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Hut 8

Coordinates: 51°59′50″N 0°44′31″W / 51.99717°N 0.74193°W / 51.99717; -0.74193
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Hut 8

Hut 8 was a section in the Government Code and Cypher School (GC&CS) at Bletchley Park (the British World War II codebreaking station, located in Buckinghamshire) tasked with solving German naval (Kriegsmarine) Enigma messages. The section was led initially by Alan Turing. He was succeeded in November 1942 by his deputy, Hugh Alexander. Patrick Mahon succeeded Alexander in September 1944.[1]

Hut 8 was partnered with Hut 4, which handled the translation and intelligence analysis of the raw decrypts provided by Hut 8.

Located initially in one of the original single-story wooden huts, the name "Hut 8" was retained when Huts 3, 6 & 8 moved to a new brick building, Block D, in February 1943.[2]

After 2005, the first Hut 8 was restored to its wartime condition, and it now houses the "HMS Petard Exhibition".[3]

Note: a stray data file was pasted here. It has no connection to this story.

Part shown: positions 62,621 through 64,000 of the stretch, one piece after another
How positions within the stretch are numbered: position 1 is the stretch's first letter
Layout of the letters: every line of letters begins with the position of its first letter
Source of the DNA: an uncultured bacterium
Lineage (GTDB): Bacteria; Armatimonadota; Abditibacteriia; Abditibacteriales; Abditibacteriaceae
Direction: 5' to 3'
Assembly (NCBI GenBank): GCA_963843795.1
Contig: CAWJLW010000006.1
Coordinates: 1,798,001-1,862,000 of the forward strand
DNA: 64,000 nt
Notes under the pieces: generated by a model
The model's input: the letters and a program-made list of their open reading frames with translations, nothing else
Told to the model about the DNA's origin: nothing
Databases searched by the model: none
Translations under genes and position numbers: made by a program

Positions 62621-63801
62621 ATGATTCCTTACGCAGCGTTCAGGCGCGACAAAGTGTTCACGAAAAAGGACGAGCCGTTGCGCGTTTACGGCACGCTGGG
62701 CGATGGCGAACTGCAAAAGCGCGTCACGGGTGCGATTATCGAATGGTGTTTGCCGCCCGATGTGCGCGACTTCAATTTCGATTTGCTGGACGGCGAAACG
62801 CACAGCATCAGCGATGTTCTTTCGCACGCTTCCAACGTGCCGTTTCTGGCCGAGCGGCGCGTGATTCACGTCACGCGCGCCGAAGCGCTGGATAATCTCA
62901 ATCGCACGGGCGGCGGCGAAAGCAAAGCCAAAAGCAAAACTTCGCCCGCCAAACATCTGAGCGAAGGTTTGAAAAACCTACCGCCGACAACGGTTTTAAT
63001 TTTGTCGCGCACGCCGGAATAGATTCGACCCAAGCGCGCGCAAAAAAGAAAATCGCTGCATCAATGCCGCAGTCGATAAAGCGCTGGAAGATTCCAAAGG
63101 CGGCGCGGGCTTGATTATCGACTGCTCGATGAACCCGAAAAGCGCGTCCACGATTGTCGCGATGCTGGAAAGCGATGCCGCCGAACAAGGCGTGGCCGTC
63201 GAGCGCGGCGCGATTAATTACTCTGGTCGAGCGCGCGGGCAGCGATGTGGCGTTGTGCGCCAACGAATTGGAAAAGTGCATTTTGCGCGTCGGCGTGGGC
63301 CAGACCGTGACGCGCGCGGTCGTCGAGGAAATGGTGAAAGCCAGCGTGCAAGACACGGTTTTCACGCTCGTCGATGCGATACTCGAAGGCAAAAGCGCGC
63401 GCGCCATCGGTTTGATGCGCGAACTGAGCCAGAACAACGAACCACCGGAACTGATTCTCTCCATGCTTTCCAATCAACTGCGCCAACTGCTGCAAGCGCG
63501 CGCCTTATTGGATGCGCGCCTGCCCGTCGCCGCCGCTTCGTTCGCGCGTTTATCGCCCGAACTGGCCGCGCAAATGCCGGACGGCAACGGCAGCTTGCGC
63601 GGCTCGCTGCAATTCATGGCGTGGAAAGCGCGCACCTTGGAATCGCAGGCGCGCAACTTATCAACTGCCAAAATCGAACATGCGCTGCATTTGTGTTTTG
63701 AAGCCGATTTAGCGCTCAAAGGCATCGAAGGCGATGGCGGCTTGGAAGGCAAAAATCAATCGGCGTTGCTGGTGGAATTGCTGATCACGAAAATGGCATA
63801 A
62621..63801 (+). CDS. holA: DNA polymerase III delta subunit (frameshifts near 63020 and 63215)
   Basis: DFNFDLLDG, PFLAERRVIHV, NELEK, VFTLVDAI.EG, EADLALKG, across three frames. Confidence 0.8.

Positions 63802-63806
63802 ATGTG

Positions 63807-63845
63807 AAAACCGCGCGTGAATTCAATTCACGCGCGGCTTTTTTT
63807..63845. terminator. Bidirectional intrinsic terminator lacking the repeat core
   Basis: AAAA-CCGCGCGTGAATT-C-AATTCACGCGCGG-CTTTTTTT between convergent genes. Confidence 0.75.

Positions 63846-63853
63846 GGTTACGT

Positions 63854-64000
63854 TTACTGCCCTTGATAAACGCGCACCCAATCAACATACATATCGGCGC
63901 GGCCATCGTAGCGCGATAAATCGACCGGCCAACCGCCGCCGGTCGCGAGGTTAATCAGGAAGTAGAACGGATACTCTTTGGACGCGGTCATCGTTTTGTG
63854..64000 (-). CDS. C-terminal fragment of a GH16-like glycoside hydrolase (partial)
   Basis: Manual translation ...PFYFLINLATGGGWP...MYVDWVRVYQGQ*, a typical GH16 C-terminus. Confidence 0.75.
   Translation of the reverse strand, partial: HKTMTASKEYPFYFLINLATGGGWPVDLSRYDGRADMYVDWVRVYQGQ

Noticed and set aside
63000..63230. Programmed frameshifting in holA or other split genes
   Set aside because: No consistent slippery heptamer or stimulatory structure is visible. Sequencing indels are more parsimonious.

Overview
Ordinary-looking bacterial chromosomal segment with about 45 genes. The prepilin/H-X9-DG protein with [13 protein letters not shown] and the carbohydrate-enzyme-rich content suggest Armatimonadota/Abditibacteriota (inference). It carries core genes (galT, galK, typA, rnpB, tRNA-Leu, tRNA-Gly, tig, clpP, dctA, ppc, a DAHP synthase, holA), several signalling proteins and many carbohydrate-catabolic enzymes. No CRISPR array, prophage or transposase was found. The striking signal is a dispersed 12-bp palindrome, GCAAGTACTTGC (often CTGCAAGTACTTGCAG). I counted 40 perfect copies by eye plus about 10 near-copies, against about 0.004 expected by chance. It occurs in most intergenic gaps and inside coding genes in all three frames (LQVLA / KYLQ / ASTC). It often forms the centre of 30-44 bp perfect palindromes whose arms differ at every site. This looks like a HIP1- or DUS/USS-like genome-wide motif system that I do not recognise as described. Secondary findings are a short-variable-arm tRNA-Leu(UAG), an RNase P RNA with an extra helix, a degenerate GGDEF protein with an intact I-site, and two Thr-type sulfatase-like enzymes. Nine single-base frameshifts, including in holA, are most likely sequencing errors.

In 1940, a few breaks were made into the naval "Dolphin" code, but Luftwaffe messages were the first to be read in quantity.[4] The German navy had much tighter procedures, and the capture of code books was needed (see Battle of the Atlantic § Enigma cipher) before they could be broken. In February 1942, the German navy introduced "Triton", a version of Enigma with a fourth rotor for messages to and from Atlantic U-boats; these became unreadable for a period of ten months during a crucial period (see Enigma in 1942).

Britain produced modified bombes, but it was the success of the US Navy bombe that was the main source of reading messages from this version of Enigma for the rest of the war.[citation needed] Messages were sent to and from across the Atlantic by enciphered teleprinter links.



In addition to the cryptanalysts, around 130 women worked in Hut 8 and provided essential clerical support including punching holes into the Banbury sheets. Hut 8 relied on Wrens to run the bombes housed elsewhere at Bletchley.[1]

Code breakers


See also



  1. ^ a b c d e f g h i Noskwith 2011
  2. ^ Secret Days: Code-breaking in Bletchley Park by Asa Briggs (2011, Frontline Books, London) p 70 ISBN 978-1-84832-615-6
  3. ^ "Hut 8 Open Again", Radio and Communications Monitoring Monthly, 3 (4): 12, April 2008, ISSN 1749-7809.
  4. ^ Secret Days: Code-breaking in Bletchley Park by Asa Briggs (2011, Frontline Books, London) p 75 ISBN 978-1-84832-615-6
  5. ^ Breaking Teleprinter Ciphers at Bletchley Park, Biographical Notes (2015, Wiley-IEEE) p 547 ISBN 978-0470465899
  6. ^ Briggs (2011) p.52

51°59′50″N 0°44′31″W / 51.99717°N 0.74193°W / 51.99717; -0.74193